The AS 2444-2001 standard covers the fire hazard, classification and maximum floor area for buildings.

The classification and rating of each extinguisher shall at minimum meet the level of risk that the area is covering.

In other words, do not buy fire extinguishers unless the provider is a licenced fire extinguisher company; this is to avoid any unnecessary risks and liability claims on your business premise. A fatality on your business premise means that you are 100% liable due to the wording used SHALL. Only use fire certified companies to remove the risk associated with purchasing cheaper units form hardware stores, local safety shops and online stores. The risk cannot be assessed if purchasing off site. Only an onsite provider can complete the legislated requirements in a commercial space.

The fire risk in any building is assessed by a fire certifier, who then determines the correct fire extinguishers to cover that particular risk. There is no general rule to distances with fire extinguishers as each building is different. The fire risk differs in each business and even the same type of business will require its own unique, fire extinguisher layout.

Table 4.2-4.3 Cover the Minimum rating, classification and distribution of extinguishers for class B Fire risks.

Selection and Distribution of Portable Fire Extinguishers in Vehicles and Small Craft

The selection of portable fire extinguishers for vehicles and small crafts is dependent on the type of vehicle, its cargo and its location. The type of fuel used in the engine will determine the type of extinguisher required.

A remote area vehicle or small craft should have an above standard requirement with a fixed hose on the extinguisher, to gain access to hard to reach fire hazards.

The correct extinguisher will not only be for the vehicle or small craft but also the cargo on-board. The fire risk can change significantly if extra types of fuel are on-board that could potentially aid the fire risk.

Refer to manufacturer’s requirements for additional loads and/or modifications to a vehicle or small craft.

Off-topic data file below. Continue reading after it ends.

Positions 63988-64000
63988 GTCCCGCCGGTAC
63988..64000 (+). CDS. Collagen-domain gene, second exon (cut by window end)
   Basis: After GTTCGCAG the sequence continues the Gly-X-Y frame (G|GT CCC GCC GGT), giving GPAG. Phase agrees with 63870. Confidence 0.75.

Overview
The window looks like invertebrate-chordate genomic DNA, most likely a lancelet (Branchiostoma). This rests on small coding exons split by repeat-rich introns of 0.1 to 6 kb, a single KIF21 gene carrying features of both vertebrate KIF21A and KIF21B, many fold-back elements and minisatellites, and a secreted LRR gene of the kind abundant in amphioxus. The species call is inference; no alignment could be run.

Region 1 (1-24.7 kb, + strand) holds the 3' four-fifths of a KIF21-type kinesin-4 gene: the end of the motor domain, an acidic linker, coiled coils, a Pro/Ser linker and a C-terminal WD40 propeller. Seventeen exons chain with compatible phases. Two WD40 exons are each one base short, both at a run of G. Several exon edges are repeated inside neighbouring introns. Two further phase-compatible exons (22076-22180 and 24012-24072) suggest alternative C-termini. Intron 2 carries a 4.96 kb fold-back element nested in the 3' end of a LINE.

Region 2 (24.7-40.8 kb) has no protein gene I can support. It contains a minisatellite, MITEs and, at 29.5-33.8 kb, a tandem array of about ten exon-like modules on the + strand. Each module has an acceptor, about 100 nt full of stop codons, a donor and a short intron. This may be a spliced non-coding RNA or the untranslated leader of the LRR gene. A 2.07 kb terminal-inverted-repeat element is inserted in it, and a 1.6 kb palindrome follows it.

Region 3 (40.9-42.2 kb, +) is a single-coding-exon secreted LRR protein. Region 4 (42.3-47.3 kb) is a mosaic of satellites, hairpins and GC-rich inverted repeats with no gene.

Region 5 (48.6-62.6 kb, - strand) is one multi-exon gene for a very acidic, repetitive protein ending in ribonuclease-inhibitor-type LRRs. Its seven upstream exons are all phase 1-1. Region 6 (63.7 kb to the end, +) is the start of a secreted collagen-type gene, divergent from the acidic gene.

Portable fire extinguishers are used to put out small fires. They are classified according to the type of fire they can put out, and include water, foam, powder (dry chemical), carbon dioxide, and vaporizing types.

Reference“Knowing Your Fire Classes & Extinguishers”

Most common in modern workplaces are ABE (automatic bicarbonate extinguishers) and CO2 fire extinguishers. A food business will also have a wet chemical fire extinguisher for fat fires.

The frequency of inspection and maintenance can vary from monthly to yearly to five-yearly depending on the type of extinguisher you use. At the five-year mark when an extinguisher is due for a pressure test the common result is to replace it with a new one because it’s cheaper than refurbishing them—each extinguisher can vary depending on the build quality of the unit, however, so many manufacturers only ensure that its cylinder quality lasts five years before melting it down into a new unit.

Fire blankets are an essential piece of firefighting equipment, and they’re very handy in a variety of situations. They can be found most commonly in residential kitchens and commercial kitchens, but they’re also recommended for caravans and boats because of their versatility.

Only a six-month test is required as an annual test doesn’t exist according to AS1851. Some fire technicians utilize an annual stamp on the maintenance tag to show that they’ve attended site.

Only a number 1 stamp should be found on a fire blanket maintenance tag

Planning for emergency evacuations is an important part of fire safety. Most facilities will have a business continuity plan, which covers the evacuation of the building in case of an emergency.

The outcome is for controlled evacuation of facilities such as buildings, structures and workplaces.


Six-monthly and yearly are the requirements as per AS1851. Set out in tables 14.4.2 and 14.4.3. The listing of the requirements allows for an easy to follow inspection of the business procedures to keep staff and visitors safe on their premise

Reference: “What are the 3 goals of a Fire Emergency Evacuation Plan?”